While only nine runways featured plus-size women, big-name brands are beginning to give plus-size women their due. This season, Ashley Graham became the first plus-size woman to walk for Michael Kors. Prabal Gurung cast Pring and Huffine for his equality-touting runway. Pring and Huffine also appeared at cult favorite Tome along with Pratt. It’s worth noting that Tome was one of the few brands to take up the mantle of age diversity, booking Jacky O’Shaughnessy (of American Apparel fame) for the second season running.
Last season, Ralph Lauren, Michael Kors, Tom Ford, Rachel Comey, Opening Ceremony and Eckhaus Latta boosted New York’s age diversity score — eight models over age 50 walked. In Fall 2017, that number dipped to six. In addition to O’Shaughnessy at Tome, Collier Schorr walked for Eckhaus Latta and Juliette Branker for Creatures of the Wind.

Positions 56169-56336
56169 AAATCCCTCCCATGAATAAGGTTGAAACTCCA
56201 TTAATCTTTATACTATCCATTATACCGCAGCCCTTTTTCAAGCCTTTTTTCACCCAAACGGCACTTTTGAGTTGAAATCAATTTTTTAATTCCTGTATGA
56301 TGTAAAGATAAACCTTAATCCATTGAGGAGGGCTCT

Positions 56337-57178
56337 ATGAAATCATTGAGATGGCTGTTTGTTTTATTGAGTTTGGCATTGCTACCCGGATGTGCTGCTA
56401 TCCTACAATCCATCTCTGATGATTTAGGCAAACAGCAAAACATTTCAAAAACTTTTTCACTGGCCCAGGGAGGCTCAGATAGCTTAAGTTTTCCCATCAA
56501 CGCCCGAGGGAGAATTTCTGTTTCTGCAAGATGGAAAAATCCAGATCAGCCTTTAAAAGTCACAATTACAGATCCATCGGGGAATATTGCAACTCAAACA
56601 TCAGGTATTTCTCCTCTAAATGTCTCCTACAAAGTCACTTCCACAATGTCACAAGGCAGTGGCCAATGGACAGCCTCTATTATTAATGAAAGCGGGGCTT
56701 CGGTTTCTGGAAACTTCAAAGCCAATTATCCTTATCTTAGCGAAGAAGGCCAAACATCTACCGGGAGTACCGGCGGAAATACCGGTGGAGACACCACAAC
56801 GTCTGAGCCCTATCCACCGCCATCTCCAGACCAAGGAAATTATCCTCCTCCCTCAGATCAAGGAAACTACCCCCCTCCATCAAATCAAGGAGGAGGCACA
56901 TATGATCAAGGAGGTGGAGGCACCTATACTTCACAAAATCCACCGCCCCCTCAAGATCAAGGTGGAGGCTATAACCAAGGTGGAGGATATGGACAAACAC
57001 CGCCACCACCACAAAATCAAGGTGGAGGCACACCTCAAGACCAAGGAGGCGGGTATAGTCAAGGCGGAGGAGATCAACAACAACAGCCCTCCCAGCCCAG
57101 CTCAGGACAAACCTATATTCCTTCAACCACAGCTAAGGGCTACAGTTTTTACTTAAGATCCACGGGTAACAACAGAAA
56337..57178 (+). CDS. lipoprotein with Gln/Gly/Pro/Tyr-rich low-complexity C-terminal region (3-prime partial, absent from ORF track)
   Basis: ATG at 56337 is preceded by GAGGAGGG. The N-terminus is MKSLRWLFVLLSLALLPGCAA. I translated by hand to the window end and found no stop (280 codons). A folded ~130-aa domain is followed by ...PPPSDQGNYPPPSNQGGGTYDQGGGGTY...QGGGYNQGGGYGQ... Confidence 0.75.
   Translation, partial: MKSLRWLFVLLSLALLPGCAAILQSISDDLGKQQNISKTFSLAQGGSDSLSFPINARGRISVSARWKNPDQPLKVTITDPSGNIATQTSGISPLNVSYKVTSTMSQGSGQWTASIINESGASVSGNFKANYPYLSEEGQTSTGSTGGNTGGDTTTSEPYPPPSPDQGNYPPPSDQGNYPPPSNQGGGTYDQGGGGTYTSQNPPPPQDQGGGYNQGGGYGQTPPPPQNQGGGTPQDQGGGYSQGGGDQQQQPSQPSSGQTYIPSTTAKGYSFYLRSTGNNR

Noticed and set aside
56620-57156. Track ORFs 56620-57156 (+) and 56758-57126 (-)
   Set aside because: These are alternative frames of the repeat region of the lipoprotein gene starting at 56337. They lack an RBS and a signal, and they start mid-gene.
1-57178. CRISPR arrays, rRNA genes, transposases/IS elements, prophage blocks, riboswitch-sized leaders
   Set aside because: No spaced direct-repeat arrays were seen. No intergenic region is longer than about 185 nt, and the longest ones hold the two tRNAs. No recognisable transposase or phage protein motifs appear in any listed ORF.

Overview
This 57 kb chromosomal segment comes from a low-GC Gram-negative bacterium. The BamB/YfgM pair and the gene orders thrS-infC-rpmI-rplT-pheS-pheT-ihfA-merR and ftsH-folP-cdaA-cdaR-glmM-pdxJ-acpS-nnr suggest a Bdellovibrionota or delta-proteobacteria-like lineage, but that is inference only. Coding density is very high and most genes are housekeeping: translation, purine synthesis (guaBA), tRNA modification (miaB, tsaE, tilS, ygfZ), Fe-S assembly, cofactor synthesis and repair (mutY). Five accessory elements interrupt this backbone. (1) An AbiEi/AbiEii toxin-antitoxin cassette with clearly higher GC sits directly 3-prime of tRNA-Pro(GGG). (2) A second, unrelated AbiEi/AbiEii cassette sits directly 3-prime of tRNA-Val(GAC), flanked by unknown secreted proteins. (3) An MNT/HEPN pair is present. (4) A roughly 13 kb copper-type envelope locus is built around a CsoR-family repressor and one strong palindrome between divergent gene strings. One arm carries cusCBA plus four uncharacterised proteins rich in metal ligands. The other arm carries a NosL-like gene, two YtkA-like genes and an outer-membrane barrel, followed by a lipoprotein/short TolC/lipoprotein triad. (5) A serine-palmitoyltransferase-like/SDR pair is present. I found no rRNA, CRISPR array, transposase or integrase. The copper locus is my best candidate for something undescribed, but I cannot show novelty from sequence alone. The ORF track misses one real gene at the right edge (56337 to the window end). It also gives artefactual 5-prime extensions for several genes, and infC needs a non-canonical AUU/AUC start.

The majority of New York’s sightings of mature models occurred at J.Crew. Once again, the heritage label enlisted friends, family and staffers to model its latest offerings and, in so doing, put on one of the most inclusive shows of the week (with 21 percent racial diversity, three aged models, one plus-size model and several non-straight-size men and women). Familiar faces included Karlsson, comedian Sandra Bernhard and, to those really paying attention, Whoopi Goldberg’s granddaughter. How did Bernhard react when approached by the brand? “I was like, ‘Yes!’ I want to do this. It’s going to be really fun,” Bernhard told Vogue. “She [Lyons] is the queen of diversity, and right now, with our present disastrous government, I think it is important that everyone be represented.”
How Inclusive Was NYFW Overall?
Which leads us to the question: Was everyone represented in New York? “Unlike last season, this season there were models of color in every show, which is positive and suggests that stakeholders in the industry finally recognize that it’s socially unacceptable not to feature a racially diverse cast,” Ziff told us. Furthermore, for the first time in recent history, 6 of the 10 most booked models were nonwhite. (More on that encouraging statistic here.)